31 Oct 2015

RRS Discovery-THURSDAY, 8th OCTOBER 2015

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RRS Discovery-THURSDAY, 8th OCTOBER 2015

Our students had the wonderful opportunity to visit TheRoyal Research Ship Discovery which was berthed alongside HMS Belfast for aseries of events to mark the 50thanniversary of the Natural Environment Research Council (NERC). There was a range of exhibitions on board that supported STEM-related subjects. They were able to explore a range of careers in ocean research and how STEM is applied to research.

Students had an opportunity to observe how modern technologyis used in research including a special guided tour of the ship. Students enjoyed working in an outside environment and they were engaged throughout this special opportunity.




31 Oct 2015


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Our Hifz students initiated the memorization of the Quran with the aim of forever embedding and preserving the Quran within their hearts. Our aim is to motivate and encourage our students to complete this within the frame of four years.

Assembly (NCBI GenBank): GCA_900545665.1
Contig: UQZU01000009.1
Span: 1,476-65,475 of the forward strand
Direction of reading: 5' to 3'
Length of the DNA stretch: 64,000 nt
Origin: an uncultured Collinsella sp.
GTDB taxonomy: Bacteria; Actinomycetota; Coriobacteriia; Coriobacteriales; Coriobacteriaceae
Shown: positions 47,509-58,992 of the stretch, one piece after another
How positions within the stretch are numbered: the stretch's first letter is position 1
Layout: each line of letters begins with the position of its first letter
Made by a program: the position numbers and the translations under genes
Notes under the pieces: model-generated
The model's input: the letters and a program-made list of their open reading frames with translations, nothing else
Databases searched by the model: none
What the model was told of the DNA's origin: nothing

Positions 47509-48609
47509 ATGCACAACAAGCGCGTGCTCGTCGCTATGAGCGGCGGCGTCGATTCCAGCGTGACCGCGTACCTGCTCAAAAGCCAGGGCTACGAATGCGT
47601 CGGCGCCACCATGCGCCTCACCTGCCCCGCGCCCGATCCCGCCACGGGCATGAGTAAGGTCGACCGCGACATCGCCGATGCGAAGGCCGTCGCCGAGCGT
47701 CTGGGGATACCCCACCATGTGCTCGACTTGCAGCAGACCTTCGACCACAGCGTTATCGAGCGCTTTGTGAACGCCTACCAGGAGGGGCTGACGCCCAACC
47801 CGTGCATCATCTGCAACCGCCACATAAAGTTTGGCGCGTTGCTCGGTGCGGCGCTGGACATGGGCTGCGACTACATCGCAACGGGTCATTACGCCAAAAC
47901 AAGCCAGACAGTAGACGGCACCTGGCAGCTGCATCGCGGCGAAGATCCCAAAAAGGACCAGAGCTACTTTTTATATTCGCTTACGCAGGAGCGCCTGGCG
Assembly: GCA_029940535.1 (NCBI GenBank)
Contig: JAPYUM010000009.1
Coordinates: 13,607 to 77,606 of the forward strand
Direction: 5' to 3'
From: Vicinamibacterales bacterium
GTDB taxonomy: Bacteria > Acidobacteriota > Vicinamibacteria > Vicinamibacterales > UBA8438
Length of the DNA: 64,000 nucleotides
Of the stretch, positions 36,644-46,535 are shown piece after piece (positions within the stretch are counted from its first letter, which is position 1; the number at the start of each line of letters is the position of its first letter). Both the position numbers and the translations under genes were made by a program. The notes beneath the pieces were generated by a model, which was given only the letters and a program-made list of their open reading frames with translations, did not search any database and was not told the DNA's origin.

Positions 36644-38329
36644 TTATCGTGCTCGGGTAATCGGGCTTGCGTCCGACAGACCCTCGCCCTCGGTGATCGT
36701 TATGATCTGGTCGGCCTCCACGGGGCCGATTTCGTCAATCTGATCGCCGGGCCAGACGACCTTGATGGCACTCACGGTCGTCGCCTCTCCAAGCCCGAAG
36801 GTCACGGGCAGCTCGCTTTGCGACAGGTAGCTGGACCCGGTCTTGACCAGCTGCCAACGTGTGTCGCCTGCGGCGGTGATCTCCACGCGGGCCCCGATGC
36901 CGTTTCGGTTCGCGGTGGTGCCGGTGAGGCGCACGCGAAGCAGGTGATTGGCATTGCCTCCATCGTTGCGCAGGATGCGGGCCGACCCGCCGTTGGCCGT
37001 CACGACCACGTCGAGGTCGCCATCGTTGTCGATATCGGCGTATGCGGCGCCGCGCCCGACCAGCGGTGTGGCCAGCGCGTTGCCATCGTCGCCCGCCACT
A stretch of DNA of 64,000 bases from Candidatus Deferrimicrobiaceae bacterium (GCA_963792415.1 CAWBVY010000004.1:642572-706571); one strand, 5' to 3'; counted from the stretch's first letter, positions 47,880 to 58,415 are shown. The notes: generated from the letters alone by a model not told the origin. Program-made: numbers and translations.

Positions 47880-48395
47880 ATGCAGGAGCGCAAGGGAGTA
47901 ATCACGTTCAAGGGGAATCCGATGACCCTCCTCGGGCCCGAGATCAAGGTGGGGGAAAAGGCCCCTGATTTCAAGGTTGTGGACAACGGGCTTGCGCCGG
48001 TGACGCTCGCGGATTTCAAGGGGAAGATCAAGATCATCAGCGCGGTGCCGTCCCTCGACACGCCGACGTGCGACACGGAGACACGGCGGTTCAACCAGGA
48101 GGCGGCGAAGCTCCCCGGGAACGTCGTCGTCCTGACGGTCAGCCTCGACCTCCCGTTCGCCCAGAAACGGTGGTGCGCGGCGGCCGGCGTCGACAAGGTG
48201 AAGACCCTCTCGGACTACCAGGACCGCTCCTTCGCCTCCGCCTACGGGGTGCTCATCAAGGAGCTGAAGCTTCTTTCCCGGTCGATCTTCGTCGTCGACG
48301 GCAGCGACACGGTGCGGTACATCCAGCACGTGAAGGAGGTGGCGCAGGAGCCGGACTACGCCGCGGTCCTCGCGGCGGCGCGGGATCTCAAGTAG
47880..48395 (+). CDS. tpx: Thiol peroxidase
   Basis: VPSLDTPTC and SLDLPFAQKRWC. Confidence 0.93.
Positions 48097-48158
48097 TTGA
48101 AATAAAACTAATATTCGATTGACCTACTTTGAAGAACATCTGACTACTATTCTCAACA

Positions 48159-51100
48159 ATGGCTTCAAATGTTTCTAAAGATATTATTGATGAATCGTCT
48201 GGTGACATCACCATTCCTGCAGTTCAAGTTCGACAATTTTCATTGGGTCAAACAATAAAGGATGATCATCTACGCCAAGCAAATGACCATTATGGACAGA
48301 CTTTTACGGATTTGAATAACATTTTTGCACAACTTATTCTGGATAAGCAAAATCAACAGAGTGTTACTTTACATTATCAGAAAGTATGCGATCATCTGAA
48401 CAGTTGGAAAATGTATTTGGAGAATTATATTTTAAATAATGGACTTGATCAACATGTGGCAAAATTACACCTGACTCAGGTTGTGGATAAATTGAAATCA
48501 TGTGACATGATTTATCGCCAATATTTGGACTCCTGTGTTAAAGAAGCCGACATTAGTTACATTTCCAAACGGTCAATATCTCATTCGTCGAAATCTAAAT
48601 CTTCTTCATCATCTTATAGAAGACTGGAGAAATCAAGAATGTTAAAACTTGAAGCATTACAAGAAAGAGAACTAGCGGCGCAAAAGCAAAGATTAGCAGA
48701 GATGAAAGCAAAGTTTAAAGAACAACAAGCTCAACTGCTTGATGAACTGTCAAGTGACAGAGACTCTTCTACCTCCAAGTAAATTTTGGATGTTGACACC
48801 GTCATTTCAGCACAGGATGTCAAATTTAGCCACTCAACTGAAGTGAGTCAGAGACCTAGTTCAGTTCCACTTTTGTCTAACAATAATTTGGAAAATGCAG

Sayyidina Buraidah RA reports that the Nobel Messenger of Allah SAW said, ‘Whoever reads the Quran, learns it and acts in accordance with it, on the day of resurrection his parents will be given a crown to wear, whose light will be like the light of the sun, and his parents will be given garments which far surpass everything to be found in this world, they will say, “Why have we been given this to wear?” It will be said, “Because your child learnt the Quran”

We pray that our Hufaadh will be the illuminating light in the darkness on the day of Judgement. Congratulations to Hannah Hussain, Khadija Mussadiq & Maryam Rehan

31 Oct 2015


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Students at AAGS were chosen for an exciting opportunity as part of EDF to invent a smart gadget in a workshop. This project was part of an initiative aimed at inspiring girls into Science and Engineering.